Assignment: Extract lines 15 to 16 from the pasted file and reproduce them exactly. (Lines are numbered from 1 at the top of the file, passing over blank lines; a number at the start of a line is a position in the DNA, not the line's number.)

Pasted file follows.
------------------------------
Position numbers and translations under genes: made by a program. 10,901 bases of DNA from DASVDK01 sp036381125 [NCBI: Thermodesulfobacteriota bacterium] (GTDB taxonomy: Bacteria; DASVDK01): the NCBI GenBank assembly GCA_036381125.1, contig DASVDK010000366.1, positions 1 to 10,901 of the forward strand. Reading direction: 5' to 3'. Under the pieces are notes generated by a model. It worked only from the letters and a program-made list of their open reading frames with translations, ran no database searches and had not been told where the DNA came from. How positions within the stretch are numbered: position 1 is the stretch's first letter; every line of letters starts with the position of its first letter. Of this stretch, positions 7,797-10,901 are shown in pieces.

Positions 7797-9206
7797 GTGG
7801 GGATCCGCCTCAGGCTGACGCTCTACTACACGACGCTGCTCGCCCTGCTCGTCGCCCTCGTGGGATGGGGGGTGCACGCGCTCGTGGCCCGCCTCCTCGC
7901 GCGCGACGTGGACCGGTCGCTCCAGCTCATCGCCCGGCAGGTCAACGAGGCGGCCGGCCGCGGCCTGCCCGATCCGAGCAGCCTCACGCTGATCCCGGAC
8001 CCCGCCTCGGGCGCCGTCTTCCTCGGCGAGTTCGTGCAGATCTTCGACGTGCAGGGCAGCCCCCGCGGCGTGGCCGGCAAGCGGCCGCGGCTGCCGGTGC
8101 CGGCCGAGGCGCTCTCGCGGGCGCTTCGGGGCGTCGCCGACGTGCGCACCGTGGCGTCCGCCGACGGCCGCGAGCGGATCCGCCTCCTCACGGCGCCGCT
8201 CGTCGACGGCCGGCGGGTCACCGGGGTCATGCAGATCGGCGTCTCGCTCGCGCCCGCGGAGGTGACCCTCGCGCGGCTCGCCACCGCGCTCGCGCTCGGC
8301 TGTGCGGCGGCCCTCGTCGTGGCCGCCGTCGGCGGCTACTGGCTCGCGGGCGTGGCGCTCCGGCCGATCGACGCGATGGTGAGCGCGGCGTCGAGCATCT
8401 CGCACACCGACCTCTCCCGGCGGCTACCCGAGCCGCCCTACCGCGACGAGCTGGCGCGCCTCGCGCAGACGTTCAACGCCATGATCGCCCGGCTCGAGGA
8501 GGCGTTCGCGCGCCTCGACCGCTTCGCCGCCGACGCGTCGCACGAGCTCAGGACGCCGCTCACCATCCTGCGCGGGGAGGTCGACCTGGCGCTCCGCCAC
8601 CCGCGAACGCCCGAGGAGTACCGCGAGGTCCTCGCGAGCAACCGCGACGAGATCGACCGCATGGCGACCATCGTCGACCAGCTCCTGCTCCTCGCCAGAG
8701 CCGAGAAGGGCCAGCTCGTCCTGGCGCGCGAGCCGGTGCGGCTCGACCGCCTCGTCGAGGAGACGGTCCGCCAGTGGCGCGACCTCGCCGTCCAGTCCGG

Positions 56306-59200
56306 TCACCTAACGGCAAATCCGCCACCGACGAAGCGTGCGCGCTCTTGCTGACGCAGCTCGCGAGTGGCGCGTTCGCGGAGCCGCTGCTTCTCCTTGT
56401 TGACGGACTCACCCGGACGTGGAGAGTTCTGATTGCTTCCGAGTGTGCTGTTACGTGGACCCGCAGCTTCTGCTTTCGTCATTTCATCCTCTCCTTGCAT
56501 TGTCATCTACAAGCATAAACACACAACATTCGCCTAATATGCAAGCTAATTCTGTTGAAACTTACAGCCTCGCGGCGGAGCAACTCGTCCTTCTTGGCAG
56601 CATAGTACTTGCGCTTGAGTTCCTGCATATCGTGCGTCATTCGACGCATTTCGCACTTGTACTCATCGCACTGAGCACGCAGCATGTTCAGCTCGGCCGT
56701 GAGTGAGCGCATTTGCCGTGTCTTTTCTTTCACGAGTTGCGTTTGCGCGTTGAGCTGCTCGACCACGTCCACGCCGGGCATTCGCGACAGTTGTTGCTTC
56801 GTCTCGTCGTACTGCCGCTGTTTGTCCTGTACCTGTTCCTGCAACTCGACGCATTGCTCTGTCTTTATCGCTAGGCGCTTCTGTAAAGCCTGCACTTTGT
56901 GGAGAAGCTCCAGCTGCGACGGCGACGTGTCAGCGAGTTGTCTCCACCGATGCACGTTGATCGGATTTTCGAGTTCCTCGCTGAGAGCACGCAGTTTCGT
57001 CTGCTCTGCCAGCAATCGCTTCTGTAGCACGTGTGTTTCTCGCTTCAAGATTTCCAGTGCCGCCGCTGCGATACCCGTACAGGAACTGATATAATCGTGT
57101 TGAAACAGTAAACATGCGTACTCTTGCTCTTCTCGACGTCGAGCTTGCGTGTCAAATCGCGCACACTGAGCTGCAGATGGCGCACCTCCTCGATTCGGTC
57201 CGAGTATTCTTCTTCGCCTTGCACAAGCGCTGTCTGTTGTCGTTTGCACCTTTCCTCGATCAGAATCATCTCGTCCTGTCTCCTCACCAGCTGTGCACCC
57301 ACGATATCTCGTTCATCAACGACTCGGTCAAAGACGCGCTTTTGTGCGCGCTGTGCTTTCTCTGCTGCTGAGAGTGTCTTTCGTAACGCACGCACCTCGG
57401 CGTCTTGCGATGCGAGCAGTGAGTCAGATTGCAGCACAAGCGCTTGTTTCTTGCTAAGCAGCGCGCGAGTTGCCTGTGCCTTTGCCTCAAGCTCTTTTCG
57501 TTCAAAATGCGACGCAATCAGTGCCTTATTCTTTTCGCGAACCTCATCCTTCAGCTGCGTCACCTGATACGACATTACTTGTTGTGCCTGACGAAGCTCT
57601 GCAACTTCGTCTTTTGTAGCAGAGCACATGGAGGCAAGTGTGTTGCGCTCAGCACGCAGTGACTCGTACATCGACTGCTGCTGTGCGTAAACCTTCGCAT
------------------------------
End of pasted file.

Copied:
56306 TCACCTAACGGCAAATCCGCCACCGACGAAGCGTGCGCGCTCTTGCTGACGCAGCTCGCGAGTGGCGCGTTCGCGGAGCCGCTGCTTCTCCTTGT
56401 TGACGGACTCACCCGGACGTGGAGAGTTCTGATTGCTTCCGAGTGTGCTGTTACGTGGACCCGCAGCTTCTGCTTTCGTCATTTCATCCTCTCCTTGCAT